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Personally, I think aluminum going up the sides in all my cookware is worth it.  In theory there are some pieces of cookware like skillets, sauté pans or stockpots where you should be able to get away with a thick disk rather than cladding up the sides.  In practice, you will find things getting burned on right where the edge of the disk  runs out and the ‘floor’ of the pan meets the ‘wall’ of the pan, and this is an annoying feature in something you didn’t want to replace for 20 years.

Interesting. I do a lot of cooking, and as anyone who has been in my kitchen can attest, I own an unconscionable amount of cookware. I have never -- not even once -- experienced even the slightest hint of this problem you are describing. Unless one is using a disk-bottom pan with a diameter so small that the flame of the burner goes up the sides of the pan, I don't believe this really happens. Now, in cases where the pan is smaller than the flame, I agree that it does make sense to have a fully clad pan. Needless to say, this size will vary according to the burners on one's stove.

I should also point out that I don't think it's always a matter of being able to "get away" woth using a disk-bottom design. There are several applications and types of pan where the disk-bottom designs available are superior to the fully-clad designs (usually this has to do with putting the largest amount of the thermal material in the place where it will do the most good).

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ive worked in three restaurants that used stainless all clad and even after 10 years of pro kitchen some low paid mexican who doesnt care about the pans tossing them on the floor kicking them and just general abuse these pans were still good as the day they bought em . they are worth every penny in my opinion theyll last for your childerens life time if taken care of . i saved over 300 $ by buying the set i just lucked into a kick ass deal oh also took out a store credit card and saved some $ too . and like i said there was only one pan that i wish i had bought just havent had time yet :biggrin: there great pans . :cool:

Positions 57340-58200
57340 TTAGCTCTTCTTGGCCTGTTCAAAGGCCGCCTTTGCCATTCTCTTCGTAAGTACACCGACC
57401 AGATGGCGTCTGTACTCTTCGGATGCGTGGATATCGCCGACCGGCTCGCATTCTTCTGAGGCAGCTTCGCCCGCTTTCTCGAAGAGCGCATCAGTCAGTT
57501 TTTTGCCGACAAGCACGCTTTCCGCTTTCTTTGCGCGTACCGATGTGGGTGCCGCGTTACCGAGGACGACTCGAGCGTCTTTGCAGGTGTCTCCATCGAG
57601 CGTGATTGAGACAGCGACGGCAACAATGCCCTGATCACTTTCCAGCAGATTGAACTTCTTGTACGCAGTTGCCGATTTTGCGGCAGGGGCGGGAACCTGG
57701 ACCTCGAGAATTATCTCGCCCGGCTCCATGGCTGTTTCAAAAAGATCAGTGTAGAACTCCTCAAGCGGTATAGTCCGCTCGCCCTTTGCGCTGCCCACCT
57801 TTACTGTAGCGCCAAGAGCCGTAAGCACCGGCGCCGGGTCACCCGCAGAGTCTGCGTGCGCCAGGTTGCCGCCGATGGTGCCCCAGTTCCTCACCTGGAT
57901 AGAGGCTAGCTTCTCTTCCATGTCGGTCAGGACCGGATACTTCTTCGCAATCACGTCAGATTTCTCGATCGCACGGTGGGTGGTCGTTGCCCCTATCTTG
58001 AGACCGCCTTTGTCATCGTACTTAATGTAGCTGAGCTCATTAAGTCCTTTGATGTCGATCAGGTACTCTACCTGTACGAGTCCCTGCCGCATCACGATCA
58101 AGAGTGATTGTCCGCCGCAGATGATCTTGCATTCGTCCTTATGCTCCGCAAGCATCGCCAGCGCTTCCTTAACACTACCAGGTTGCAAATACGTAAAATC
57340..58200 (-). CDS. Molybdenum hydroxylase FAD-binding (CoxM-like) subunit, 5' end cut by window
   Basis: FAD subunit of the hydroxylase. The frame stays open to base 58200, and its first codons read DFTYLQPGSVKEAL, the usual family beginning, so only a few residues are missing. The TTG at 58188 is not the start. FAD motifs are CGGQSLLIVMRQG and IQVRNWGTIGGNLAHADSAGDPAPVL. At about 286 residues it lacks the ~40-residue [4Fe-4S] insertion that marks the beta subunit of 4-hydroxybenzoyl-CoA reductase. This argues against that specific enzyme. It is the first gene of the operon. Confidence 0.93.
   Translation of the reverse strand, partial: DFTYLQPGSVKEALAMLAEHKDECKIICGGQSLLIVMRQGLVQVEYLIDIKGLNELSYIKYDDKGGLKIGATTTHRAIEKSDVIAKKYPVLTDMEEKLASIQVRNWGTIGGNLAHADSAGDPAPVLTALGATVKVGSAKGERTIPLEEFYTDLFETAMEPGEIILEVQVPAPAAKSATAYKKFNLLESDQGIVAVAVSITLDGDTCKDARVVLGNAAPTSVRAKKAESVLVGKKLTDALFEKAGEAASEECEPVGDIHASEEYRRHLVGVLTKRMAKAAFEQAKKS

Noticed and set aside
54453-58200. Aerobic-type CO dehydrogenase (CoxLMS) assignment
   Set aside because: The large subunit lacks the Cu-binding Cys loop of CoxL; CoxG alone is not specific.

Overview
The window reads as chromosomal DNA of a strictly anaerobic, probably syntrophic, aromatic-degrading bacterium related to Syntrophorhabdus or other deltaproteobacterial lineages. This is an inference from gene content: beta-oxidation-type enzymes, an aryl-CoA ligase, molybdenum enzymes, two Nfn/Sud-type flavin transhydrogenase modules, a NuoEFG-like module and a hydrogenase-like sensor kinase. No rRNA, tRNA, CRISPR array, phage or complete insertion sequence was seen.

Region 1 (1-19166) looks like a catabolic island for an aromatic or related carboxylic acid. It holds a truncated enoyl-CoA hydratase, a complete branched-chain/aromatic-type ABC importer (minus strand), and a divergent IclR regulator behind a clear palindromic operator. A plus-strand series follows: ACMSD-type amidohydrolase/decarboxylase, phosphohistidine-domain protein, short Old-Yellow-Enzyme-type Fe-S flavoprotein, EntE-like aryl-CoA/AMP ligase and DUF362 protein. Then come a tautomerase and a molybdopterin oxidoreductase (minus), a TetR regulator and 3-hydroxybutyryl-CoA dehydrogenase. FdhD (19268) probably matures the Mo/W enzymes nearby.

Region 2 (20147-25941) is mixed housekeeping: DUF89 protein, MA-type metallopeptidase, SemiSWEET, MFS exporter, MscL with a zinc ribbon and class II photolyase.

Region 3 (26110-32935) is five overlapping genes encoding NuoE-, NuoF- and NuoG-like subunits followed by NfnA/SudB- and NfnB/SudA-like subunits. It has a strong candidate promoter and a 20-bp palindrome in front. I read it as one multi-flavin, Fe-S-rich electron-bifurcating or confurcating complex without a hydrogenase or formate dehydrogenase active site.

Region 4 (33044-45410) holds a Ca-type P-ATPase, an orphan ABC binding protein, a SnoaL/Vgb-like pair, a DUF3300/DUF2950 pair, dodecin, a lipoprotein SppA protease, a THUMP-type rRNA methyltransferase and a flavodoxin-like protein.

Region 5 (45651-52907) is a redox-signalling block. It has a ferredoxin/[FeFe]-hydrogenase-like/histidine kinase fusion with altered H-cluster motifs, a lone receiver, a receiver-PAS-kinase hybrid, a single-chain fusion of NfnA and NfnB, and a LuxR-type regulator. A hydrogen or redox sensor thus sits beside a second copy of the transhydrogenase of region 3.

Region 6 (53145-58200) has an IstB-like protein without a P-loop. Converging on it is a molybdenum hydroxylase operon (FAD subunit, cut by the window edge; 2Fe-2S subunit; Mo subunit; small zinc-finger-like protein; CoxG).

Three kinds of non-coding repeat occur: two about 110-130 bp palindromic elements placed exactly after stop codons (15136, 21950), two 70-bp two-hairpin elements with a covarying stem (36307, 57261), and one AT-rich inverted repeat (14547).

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If you want LTD style, ie, thick solid (anodized) aluminum going up the sides, with S/S lining on inside, then maybe All-Clad is your only option.

One thing I'd like to point out is that the LTD and Master Chef 2 series use thicker aluminum than the Stainless series and will thus outperform the latter, maintenence issues aside. The thickness is nearly double as I recall.

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ive worked in three restaurants that used stainless all clad. . .